On the other side, Vera Eidelman, an attorney for the ACLU, thinks Facebook has the right sentiment, but is concerned about potential unintended consequences, telling NPR:
“White supremacist, nationalist and separatist views are repugnant, and Facebook as a private company is well within its rights to remove such hate and bigotry from its platform,” Eidelman wrote to NPR.
“In its attempts to police the speech of over two billion people, Facebook runs the risk of censoring those that attack white nationalism, too. Further, every time Facebook makes the choice to remove content, a single company is exercising an unchecked power to silence individuals and remove them from what has become an indispensable platform.”
See What Others Are Saying: (NPR) (Technology Review) (Vox)
Hundreds of Businesses and Celebrities Join Growing Fight Against Restrictive Voting Efforts
- In a letter published Wednesday, hundreds of major companies, law firms, corporate leaders, and celebrities banded together “to oppose any discriminatory legislation or measures that restrict or prevent any eligible voter from having an equal and fair opportunity to cast a ballot.”
- The list of signatories includes companies like Facebook, Twitter, and Amazon; celebrities such as Demi Lovato, Katy Perry, and Samuel L. Jackson; and billionaire investor Warren Buffet, among others.
- Though the letter does not address any specific voting legislation, it was organized by Kenneth Chenault and Kenneth Fraizer, who also organized a letter late last month in which more than 70 Black executives urged companies to take a stand against GOP-led restrictive voting proposals being floated in dozens of states.
Hundreds of Companies Oppose Restrictive Voting
The number of companies speaking out against a series of GOP-led voting proposals is growing, despite calls from notable Republicans for boycotts against companies doing so.
In a letter published Wednesday morning, hundreds of major companies, law firms, corporate leaders, and celebrities united behind what journalist David Gelles described as “the biggest show of solidarity to date.”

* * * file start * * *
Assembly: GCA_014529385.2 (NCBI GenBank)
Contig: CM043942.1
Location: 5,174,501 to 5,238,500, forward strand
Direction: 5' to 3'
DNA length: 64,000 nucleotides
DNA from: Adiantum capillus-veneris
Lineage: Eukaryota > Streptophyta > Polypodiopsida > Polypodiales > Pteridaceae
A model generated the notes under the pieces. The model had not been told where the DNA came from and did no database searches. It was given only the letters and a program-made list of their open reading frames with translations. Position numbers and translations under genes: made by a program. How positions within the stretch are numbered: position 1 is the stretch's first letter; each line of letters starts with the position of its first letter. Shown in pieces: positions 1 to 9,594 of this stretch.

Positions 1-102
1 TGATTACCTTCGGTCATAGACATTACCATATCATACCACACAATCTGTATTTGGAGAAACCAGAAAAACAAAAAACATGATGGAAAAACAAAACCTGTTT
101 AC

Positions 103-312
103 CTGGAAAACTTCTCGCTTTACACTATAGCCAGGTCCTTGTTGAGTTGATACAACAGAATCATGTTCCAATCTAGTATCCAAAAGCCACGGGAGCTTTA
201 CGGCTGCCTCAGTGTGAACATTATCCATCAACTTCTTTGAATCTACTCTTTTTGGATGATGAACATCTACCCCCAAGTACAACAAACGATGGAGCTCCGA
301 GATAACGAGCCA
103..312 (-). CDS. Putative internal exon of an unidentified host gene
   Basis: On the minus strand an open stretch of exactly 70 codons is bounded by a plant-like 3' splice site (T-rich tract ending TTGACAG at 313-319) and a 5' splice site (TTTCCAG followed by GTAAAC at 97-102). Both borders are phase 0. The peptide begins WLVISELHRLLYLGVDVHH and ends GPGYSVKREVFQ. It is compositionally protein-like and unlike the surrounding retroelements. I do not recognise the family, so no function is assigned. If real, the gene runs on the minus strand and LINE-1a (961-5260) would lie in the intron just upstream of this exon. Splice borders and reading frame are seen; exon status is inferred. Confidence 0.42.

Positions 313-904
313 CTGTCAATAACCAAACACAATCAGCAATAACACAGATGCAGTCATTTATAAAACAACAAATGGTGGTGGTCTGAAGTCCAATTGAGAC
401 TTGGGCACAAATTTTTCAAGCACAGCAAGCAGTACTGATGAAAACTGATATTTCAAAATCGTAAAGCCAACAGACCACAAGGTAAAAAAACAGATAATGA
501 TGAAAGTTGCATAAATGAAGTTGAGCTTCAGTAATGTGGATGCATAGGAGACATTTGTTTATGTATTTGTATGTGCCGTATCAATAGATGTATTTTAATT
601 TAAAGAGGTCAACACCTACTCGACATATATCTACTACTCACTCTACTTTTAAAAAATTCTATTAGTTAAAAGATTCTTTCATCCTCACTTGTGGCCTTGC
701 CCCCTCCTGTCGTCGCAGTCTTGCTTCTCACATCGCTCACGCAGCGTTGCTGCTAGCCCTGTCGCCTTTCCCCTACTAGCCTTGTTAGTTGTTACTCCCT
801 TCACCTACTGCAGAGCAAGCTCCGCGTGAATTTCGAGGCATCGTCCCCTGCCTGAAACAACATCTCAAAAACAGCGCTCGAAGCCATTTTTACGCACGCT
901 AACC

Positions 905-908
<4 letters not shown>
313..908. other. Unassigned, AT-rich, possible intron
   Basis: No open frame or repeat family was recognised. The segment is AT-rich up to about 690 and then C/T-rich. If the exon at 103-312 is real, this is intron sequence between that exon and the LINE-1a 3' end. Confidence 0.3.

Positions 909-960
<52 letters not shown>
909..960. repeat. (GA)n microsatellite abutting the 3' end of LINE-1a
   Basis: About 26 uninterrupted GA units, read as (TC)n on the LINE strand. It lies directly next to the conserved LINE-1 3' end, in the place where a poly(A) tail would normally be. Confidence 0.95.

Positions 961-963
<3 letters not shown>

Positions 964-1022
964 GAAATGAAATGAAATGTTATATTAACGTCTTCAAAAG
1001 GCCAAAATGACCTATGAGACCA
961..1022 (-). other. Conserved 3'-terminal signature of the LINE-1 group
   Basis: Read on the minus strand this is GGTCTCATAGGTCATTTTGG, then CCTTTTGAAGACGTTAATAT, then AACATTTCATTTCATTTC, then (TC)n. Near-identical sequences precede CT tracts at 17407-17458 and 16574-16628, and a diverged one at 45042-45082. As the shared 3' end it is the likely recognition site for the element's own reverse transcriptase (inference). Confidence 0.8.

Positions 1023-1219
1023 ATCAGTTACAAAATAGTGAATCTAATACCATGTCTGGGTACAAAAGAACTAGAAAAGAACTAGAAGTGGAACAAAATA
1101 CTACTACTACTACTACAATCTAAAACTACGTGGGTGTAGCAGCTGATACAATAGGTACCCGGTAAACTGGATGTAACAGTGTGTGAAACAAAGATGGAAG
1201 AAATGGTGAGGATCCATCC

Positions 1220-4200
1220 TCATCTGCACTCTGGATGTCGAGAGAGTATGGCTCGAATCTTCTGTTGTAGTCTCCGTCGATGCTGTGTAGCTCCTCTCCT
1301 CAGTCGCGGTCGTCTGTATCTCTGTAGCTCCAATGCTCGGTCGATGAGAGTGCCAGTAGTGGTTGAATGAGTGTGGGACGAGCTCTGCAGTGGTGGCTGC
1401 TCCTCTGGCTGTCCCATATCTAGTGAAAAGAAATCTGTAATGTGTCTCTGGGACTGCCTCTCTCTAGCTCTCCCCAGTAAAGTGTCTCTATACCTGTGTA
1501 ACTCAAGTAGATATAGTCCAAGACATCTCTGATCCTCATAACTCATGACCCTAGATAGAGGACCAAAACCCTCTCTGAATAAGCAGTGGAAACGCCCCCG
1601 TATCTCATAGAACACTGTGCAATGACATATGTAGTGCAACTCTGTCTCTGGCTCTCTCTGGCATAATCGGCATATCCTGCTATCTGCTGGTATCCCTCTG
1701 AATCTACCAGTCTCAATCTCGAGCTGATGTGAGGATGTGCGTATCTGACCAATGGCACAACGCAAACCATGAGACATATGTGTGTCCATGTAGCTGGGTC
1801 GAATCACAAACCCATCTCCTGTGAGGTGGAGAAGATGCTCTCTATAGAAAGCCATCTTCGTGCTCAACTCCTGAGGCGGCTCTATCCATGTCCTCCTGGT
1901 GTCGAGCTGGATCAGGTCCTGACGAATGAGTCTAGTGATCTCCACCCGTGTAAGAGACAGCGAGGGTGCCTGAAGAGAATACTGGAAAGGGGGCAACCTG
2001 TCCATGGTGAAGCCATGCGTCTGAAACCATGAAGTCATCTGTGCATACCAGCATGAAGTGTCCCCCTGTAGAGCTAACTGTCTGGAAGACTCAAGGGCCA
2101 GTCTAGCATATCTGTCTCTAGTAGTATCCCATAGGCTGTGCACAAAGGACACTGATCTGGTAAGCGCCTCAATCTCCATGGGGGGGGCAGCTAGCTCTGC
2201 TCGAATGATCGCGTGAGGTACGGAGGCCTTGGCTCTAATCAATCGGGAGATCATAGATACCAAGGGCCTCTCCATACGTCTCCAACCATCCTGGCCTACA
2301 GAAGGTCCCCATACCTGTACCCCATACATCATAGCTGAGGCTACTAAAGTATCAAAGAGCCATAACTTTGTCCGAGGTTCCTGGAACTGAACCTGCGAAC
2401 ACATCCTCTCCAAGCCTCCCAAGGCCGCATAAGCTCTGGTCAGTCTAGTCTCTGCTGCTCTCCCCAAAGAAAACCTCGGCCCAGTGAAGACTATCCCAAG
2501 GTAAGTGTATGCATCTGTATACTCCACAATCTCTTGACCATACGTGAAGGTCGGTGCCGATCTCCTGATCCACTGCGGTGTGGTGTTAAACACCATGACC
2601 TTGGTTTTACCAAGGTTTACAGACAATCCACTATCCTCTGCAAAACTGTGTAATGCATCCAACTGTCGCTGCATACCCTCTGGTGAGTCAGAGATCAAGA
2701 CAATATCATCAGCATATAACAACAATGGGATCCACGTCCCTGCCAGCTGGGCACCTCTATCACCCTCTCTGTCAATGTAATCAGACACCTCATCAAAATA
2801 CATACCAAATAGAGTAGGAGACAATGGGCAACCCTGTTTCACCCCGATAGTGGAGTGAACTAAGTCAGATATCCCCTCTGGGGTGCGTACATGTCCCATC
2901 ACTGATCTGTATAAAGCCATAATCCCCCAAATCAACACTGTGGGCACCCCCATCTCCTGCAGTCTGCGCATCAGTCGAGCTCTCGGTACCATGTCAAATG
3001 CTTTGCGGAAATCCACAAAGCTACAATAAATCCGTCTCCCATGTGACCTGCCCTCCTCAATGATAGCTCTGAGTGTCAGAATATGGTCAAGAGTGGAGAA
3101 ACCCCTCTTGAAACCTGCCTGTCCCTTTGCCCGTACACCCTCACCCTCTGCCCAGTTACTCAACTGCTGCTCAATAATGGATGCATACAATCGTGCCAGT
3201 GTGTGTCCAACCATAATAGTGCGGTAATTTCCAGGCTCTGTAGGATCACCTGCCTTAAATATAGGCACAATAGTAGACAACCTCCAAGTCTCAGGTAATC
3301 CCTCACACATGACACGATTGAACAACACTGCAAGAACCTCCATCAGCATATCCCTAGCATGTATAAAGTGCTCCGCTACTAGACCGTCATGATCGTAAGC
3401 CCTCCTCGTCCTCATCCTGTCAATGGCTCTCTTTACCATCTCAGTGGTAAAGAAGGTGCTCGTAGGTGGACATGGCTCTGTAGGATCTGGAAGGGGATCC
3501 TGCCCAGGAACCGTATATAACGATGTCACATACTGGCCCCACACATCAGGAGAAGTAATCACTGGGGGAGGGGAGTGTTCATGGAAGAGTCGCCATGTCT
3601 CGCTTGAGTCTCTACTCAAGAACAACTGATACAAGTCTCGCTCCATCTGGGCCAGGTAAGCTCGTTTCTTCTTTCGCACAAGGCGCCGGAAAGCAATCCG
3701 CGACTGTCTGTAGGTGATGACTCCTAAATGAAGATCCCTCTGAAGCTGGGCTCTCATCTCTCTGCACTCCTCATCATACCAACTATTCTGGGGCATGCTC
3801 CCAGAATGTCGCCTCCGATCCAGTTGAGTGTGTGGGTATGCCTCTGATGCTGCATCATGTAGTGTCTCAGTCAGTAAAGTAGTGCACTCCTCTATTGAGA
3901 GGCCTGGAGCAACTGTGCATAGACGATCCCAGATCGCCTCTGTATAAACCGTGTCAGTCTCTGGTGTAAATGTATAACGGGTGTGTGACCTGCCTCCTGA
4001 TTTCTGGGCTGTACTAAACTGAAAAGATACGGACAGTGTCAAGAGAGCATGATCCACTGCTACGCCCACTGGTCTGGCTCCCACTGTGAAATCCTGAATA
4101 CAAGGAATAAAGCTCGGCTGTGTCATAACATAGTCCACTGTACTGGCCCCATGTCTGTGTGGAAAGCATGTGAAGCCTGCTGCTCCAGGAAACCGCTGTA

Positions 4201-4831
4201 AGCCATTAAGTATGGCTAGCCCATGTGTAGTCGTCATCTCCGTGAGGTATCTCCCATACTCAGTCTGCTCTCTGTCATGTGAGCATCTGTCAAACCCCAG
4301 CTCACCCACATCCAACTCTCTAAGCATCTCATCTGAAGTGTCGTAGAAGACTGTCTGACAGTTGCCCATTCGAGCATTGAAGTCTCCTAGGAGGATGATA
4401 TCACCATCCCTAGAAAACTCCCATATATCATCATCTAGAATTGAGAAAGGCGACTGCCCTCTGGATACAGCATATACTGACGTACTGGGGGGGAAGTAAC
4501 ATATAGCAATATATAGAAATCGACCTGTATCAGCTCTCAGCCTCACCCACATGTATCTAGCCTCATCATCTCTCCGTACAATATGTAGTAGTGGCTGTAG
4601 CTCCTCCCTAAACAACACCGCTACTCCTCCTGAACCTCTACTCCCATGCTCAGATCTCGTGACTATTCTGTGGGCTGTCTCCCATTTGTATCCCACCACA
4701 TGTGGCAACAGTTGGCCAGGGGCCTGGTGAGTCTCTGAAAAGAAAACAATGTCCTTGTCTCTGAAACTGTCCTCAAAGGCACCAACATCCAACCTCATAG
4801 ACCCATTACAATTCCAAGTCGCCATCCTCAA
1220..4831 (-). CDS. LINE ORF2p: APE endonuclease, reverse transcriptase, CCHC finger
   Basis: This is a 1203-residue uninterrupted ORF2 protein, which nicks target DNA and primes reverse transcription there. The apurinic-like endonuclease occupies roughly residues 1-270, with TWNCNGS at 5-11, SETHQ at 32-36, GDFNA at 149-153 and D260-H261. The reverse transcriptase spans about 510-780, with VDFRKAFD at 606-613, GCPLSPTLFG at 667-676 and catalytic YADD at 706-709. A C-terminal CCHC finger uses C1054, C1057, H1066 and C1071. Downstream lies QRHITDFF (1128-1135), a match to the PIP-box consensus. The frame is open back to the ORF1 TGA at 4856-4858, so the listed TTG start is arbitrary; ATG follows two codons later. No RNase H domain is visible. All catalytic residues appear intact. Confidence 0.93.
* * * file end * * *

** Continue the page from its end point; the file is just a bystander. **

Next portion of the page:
The letter itself doesn’t specifically call out Republican voting efforts. Instead, the statement reads, “We stand for democracy,” with the signatories also vowing “to oppose any discriminatory legislation or measures that restrict or prevent any eligible voter from having an equal and fair opportunity to cast a ballot.”
Still, the letter comes in the middle of an ongoing battle between corporate America and the GOP, which is backing dozens of state proposals that many have condemned as restrictive and discriminatory against poorer individuals and people of color.
The slew of companies that signed Wednesday’s letter includes Target, Netflix, Bank of America, Facebook, Twitter, Microsoft, Starbucks, Amazon, Mastercard, American Airlines, United Airlines, and others.
The letter also boasts star-power from celebrities like Demi Lovato, Katy Perry, Gwyneth Paltrow, George Clooney, and Samuel L. Jackson, among others. Notably, billionaire investor Warren Buffet also added his name to this list.
Companies Debate Taking Action Against States That Pass Restrictive Voting Measures
Wednesday’s letter was organized by Kenneth Chenault and Kenneth Frazier, who late last month also organized a similar letter from a group of more than 70 Black executives. That message, which urged companies to speak out against the GOP-led proposals, has largely been credited with helping to catalyze the fight between the GOP and corporate America.
This past weekend, the two also partially led a Zoom call that featured over 120 CEOs and business leaders.